Submitted By Jonathan Porter
Thursday 24th June - up early, checking the satellite images and forecasts as Audry was coming up from the city to meet with the ladies of Battorkope by Amphibian and to set up a series of health education events.
ll looked good, but there was a growing breeze. Whilst waiting for Audry the crew set about some additional engineering works we had decided on for the aircraft (3kgs of lead on the tail and some other tweeks). Once fitted and checked I took AD to the skies with Morgan Thomas, a French Survey pilot. As soon as we got airborne it was clear that the 'breeze' was more than that at altitude. Undaunted we set out to the practice area for splash downs.... and did we splash.... the chop on the water was more than expected and we got a lot of buffet as we touched down in the Volta River near Senchi. It was not a dry experience.... As we added power to get airborne the bow waves grew and the chop broke rhythmically against the rapidly accelerating floats. It was even more wet in the cockpit... We waited for flying speed and was glad to be separated from the wet stuff.
Landing back at Kpong Field, the test flight was a success - the machine was much less heavy in flight and more controllable in the, albeit shallow, flare - but now I had to brief Audry that we would not be landing in Battorkope - safety measures such that if the chop were to increase, the flight would be outside what I would accept for a first time passenger to go into a remote area.
Disappointedly, she accepted that we should carry out a land plane flight over the area - and at least encourage the community on its work on the landing area for the land planes. We crossed the ridge and Audry could not stop smiling (pictures to follow)... as we flew around the village the people were excited, but we were disappointed on two counts; 1) we could not land with the float plane due to choppy water - which was far worse now and 2) the community had done no more work on the land landing area.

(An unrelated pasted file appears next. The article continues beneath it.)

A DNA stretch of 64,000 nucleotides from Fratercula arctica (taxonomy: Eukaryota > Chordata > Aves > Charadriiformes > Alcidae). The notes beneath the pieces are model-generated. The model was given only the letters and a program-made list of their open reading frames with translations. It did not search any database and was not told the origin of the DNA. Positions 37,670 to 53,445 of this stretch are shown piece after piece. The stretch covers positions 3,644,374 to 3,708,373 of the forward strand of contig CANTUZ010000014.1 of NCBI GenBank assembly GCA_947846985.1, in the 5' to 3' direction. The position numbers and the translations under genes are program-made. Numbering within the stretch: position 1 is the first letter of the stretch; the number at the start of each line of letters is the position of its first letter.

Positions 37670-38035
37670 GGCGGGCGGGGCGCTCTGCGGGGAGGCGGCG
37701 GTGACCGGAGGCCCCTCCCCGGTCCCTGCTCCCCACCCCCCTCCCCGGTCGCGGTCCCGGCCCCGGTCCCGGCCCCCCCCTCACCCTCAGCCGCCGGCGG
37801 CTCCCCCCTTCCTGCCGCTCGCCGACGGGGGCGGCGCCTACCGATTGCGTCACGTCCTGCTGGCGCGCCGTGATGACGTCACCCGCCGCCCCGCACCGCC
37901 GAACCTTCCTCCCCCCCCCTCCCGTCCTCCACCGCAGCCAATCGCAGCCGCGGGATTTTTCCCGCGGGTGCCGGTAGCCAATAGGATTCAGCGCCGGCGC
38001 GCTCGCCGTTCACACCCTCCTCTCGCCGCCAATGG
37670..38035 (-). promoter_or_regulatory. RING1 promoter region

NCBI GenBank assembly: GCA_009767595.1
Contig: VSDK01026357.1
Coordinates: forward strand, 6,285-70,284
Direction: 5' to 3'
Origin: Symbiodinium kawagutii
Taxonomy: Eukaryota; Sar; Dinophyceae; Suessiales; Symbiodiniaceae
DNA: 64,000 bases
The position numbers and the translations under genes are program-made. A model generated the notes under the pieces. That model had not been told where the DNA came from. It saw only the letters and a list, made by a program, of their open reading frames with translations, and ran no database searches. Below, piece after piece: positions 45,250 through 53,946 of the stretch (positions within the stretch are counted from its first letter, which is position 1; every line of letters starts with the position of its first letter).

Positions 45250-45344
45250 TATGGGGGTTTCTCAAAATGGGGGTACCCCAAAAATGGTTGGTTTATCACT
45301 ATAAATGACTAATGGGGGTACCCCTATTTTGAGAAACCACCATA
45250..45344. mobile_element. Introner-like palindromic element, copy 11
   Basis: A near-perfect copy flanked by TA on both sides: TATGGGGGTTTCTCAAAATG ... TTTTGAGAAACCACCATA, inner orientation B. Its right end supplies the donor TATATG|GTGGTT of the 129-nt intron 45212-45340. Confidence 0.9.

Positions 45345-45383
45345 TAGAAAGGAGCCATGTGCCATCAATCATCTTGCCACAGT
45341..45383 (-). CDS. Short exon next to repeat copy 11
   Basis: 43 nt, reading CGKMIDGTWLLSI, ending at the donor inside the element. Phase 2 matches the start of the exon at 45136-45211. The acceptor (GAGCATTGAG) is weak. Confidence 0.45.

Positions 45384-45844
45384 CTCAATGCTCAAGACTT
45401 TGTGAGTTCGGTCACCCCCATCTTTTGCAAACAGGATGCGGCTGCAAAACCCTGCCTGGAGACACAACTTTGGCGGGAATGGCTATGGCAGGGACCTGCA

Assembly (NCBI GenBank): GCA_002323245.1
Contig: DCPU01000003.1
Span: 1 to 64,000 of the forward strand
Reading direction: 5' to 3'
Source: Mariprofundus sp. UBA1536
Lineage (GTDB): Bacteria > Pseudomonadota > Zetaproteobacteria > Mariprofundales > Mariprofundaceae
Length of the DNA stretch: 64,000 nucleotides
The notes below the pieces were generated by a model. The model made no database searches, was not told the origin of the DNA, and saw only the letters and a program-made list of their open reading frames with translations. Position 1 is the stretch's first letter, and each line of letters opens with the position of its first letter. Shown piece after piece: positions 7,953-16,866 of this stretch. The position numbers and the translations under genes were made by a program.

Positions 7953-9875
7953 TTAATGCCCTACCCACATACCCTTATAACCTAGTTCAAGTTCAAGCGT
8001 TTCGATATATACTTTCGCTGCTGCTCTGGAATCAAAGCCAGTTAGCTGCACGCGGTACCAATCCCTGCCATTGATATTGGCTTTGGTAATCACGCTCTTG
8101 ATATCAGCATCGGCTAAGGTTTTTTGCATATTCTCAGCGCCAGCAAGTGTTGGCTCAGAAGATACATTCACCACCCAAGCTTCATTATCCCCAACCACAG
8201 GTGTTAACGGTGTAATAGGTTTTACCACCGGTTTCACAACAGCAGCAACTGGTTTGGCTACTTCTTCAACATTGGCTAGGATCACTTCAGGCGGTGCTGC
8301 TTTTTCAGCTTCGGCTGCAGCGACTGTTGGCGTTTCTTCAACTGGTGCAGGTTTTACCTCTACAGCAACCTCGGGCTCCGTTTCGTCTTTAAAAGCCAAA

We flew back and landed, using the remaining time to carry out valuable planning for forthcoming events.
Rosina and Patricia both spoke to the senior people at Battorkope, explaining that just because we COULD land on water - we would still prefer a land plane for operations. We wondered whether we had made a false start.
Then, on Saturday during the GFT for Marcel (who passed, congratulations) we routed over Battorkope, with him unaware that I would simulate an engine failure to see where he would choose... As we descended I started to see people on the runway area - over 100 of the village folk were clearing and cleaning that strip. Marcel carried out a good 'alternate' selection and we flew on with the Test. My heart felt as though it was smiling as we climbed back over the hostile terrain. The people of Battorkope did not let us or themselves down. The 'non-event' due to weather sparked the enthusiasm to clear more areas and prepare for regular land plane visits. It may sound tiny - but this no small thing - this is real progress of a whole community.
On Sunday Paul J and I flew over - to see people washing their clothes on the sides of the runway bisected peninsular. As they saw the plane they waved the clothes in their hands - as if they were Marshalling us down to help them with their lakeside activity!
Let us hope for better weather for float plane operations, and speedy approvals for the use of the landing area at Battorkope! Another mission is planed for later this week - taking in some children's library books - probably to start the library!
Well done Audry (who even came with a change of clothes in case she got wet wading ashore - NOW THAT'S THE SPIRIT!!!)